When I first found this recipe, I just had to make it. A quick glance at the directions led me to my favorite puree technique; cook up a few key ingredients in 2 o 3 layers, toss in a blender, and reheat. These make quick soups because the ingredients just need to be cut into chunks, making the whole process quicker and not requiring much attention. More importantly, anything with sesame oil, peanut butter, and red pepper flakes either had to be “Wow!” or “Ohhhhhhhh.” This one is either, based on your own preferences. I’ve shared this at a few events, and no one thinks it is just “OK.”

If you’re game, give it a go and let me know if you think it is “Wow!” or “Ohhhhhhhh.”


  • 1 medium onion, roughly chopped
  • 1 celery rib, roughly chopped
  • 1 garlic clove, minced
  • 1 teaspoon vegetable oil
  • 1 pound carrots, cut into 1-inch pieces
  • a 3/4-inch piece fresh ginger root, peeled and sliced thin
  • 1/8 teaspoon dried hot red pepper flakes
  • 3 cups chicken broth
  • 1 1/2 tablespoons soy sauce
  • 1 1/2 tablespoons creamy peanut butter
  • 1 teaspoon sugar
  • 1 teaspoon Asian sesame oil
  • 1 cup milk
  • Garnish: 1/4 cup sour cream mixed with 2 tablespoons heavy cream


1. In a large heavy saucepan cook onion, celery, and garlic in oil over moderately low heat, stirring, until onion is softened. Add carrots, ginger root, red pepper flakes, and broth and simmer, covered, until carrots are very tender, about 45 minutes.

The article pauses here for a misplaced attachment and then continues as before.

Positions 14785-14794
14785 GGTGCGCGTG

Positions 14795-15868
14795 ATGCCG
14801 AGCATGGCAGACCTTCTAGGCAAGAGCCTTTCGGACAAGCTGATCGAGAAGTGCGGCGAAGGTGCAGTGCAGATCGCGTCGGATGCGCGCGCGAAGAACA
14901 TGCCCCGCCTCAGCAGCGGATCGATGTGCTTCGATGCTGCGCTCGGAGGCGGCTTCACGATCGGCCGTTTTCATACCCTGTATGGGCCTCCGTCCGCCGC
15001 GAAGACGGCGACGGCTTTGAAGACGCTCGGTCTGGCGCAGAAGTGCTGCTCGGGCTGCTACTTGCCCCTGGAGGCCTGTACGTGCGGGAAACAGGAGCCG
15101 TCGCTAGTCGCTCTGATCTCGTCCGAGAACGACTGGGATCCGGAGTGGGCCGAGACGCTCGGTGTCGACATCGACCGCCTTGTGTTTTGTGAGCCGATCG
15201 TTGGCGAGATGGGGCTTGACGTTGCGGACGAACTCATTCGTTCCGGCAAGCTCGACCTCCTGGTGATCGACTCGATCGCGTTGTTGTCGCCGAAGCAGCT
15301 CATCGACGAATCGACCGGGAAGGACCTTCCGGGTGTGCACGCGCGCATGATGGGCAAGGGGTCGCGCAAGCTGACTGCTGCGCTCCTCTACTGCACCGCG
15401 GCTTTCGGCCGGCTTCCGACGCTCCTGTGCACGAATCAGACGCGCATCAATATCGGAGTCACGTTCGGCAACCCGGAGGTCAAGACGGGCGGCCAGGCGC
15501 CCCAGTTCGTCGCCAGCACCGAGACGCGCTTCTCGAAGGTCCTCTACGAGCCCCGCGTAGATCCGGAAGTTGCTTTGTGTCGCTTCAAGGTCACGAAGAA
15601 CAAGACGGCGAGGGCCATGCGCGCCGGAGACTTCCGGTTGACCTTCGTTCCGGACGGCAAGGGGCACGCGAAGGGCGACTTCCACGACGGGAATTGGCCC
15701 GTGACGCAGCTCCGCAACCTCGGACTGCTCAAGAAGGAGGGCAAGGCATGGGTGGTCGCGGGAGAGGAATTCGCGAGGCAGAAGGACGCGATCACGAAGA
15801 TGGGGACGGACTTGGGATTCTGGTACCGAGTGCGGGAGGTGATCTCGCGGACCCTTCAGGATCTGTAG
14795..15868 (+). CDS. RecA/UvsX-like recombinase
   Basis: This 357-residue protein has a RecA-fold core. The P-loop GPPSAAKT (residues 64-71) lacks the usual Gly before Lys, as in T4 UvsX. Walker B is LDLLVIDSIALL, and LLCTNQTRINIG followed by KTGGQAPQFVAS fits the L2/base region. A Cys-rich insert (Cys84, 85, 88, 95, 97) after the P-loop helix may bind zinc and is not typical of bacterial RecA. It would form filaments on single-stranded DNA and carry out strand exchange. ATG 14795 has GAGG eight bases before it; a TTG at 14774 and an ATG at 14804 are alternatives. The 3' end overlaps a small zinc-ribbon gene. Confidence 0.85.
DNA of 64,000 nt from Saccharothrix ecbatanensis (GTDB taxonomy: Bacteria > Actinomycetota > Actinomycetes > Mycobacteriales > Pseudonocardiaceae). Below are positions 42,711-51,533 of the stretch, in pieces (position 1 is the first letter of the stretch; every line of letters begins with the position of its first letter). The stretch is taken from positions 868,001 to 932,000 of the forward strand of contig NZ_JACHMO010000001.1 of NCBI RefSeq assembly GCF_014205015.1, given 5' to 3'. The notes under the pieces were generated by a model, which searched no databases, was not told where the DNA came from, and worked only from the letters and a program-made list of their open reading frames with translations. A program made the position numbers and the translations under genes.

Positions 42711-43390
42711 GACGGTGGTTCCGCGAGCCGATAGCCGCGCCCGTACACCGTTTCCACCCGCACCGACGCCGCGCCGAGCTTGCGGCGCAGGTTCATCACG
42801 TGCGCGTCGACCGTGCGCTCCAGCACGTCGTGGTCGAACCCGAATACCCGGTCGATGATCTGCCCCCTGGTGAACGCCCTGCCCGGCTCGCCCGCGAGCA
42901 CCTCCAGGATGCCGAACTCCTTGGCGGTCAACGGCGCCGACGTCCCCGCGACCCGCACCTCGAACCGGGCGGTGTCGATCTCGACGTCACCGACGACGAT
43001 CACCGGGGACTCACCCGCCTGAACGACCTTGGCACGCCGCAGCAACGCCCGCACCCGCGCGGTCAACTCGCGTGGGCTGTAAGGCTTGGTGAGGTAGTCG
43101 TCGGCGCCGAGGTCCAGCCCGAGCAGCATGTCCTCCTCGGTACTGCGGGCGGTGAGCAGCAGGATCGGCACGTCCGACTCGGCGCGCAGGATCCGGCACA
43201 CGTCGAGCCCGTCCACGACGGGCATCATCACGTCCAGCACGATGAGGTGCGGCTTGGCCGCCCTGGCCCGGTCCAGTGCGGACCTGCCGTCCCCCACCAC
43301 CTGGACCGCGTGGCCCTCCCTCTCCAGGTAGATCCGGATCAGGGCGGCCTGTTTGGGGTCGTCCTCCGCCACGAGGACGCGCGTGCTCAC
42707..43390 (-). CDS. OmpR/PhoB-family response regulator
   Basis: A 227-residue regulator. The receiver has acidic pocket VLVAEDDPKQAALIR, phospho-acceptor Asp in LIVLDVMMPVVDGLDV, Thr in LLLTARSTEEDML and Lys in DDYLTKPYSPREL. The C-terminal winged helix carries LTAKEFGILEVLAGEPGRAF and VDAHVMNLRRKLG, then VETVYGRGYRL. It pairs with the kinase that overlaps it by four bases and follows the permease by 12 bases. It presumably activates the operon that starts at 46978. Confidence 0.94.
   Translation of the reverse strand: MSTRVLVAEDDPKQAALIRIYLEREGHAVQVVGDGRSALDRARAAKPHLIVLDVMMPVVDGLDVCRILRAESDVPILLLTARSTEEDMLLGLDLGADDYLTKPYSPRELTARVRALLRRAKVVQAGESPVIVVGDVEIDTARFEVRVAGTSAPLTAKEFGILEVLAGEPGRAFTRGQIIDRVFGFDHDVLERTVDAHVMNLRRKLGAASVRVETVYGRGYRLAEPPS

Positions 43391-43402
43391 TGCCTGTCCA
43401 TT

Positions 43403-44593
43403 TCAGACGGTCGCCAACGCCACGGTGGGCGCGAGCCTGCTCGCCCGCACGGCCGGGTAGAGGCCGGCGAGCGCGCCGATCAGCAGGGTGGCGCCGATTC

2. Stir in remaining ingredients and in a blender purée mixture in batches (use caution when blending hot liquids).

3. Return soup to pan and heat over low heat until hot, being careful not to let boil.

4. Serve soup drizzled decoratively with sour cream mixture.carrots


* If you are of the “double the garlic and peppers” persuasion, as I am, resist your first time through this one. That little bit of red pepper truly does add quite a bit of pop to the soup.

* To speed this up a bit, chop the first batch of veggies, and while they cook, chop the second batch. Since you don’t need to worry about any type of presentation here, those perfectly cut vegetables are just not needed. Enjoy the break!

* When blending hot soups, do work in batches, don’t fill the blender more than about 1/4 to 1/3 full. I’ve found that removing the center from the blender lid, and gently holding a wadded up paper towel over the hole lets the steam escape as needed while also keeping the soup from flying all over your kitchen cabinets. Yes, this is experience speaking here. 😉

* The squiggly decoration is easily made by using a squeeze bottle.

How Do We Know?